Generally, this small breed requires only about 1/2 to 3/4 cups of good quality dry dog food each day, given in two feedings. This will vary, however, based upon your Iggy's activity level and age. Talk to your veterinarian about the optimal diet and quantity of food for your IG.
Italian Greyhounds don't enjoy alone time, and no amount of behavior training will make them tolerate it peacefully. With too much solo time, Iggys may become hyperactive and/or develop separation anxiety. You can leave your Iggy alone for an hour or two, tops. They are comforted when they have a dog crate to relax in with a favorite dog toy or two.
Health and Grooming
Italian Greyhounds have easy-care coats that require only occasional brushing, and bathing when they become dirty. Their teeth should be cleaned with care regularly because they are prone to periodontal disease. Clean your IG's ears with a gentle, dog-friendly cleanser to prevent dirt buildup that can cause infections. Finally, trim his nails every month or so to prevent cracking.
Common Health Issues
Italian Greyhounds may present a number of health conditions varying in severity, including:
- Leg and tail fractures
- Patellar luxation
- Progressive retinal atrophy
- Periodontal disease
- Vitreous degeneration
- Legg-Calve-Perthes Disease
- Von Willebrand's Disease
You can minimize serious health concerns in an Italian Greyhound by purchasing from a reputable breeder who engages in responsible breeding practices, and through screening for common diseases and conditions.
Italian Greyhounds are notoriously difficult to housetrain, but they eventually get there as long as training is patient and consistent. They learn basic commands quickly, especially when the training is fun and sessions are kept short.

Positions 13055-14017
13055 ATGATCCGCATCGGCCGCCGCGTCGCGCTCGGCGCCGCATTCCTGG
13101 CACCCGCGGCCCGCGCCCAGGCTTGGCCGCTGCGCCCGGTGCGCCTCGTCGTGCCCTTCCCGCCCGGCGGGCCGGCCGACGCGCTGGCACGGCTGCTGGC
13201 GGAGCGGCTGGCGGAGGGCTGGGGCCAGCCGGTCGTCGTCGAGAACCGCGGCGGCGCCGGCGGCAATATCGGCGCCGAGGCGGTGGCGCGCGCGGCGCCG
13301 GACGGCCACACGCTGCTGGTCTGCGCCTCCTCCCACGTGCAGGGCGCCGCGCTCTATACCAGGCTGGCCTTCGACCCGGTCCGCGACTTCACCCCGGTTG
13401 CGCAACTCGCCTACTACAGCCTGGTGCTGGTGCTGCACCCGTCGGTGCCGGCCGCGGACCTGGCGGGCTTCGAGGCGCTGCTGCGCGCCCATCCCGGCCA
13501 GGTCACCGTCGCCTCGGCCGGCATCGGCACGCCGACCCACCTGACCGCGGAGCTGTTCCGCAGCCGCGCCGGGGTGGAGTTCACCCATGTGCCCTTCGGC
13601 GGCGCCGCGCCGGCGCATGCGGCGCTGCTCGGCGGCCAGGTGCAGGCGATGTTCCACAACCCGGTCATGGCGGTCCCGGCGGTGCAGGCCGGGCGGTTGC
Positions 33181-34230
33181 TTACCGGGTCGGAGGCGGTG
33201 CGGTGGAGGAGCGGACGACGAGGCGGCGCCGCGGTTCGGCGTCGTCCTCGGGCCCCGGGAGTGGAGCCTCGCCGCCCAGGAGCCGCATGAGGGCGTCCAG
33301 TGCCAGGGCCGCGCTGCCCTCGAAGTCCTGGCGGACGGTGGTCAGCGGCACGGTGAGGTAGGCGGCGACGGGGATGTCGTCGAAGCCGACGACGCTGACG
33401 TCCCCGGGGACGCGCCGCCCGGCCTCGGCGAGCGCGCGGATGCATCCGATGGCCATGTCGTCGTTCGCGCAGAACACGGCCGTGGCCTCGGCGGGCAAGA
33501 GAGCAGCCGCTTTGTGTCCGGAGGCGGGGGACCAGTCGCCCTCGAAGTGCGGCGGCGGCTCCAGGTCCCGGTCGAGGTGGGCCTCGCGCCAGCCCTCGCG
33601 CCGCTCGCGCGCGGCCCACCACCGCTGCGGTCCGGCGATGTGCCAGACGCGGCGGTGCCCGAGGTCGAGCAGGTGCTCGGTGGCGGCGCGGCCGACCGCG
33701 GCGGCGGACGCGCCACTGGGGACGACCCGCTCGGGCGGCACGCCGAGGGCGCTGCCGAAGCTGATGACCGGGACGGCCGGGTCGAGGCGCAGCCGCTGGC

Agility training, dog sports, and lure coursing training mean spending time with their people, so Italian Greyhounds are fully on board. They are quick studies, but take care in training sessions with your Iggy, because he can injure easily when the activity gets overly rambunctious.
Sporting Dog Training
Though they are sighthounds, Italian Greyhounds are too fragile for the field and don't make valuable hunting companions.
Yes. The Italian Greyhound's single coat is short and fine and, as a result, they shed very lightly. No dog is considered 100% hypoallergenic, but fur and dander are so manageable with IGs that they come close.
With their sprinting speed and muscular bodies, it's easy to imagine the Italian Greyhound as a bouncing, hyperactive dog. While some IGs may become hyper when they are left alone too long, they are not generally excitable if given plenty of attention and exercise. When at home IGs tend to be couch potatoes.
Italian Greyhounds may splash around in the shallows, but this is not a dog who takes to water like a fish. They get cold quickly because of their low body fat and shouldn't spend much time in the water, even if you have the rare IG who actually enjoys swimming.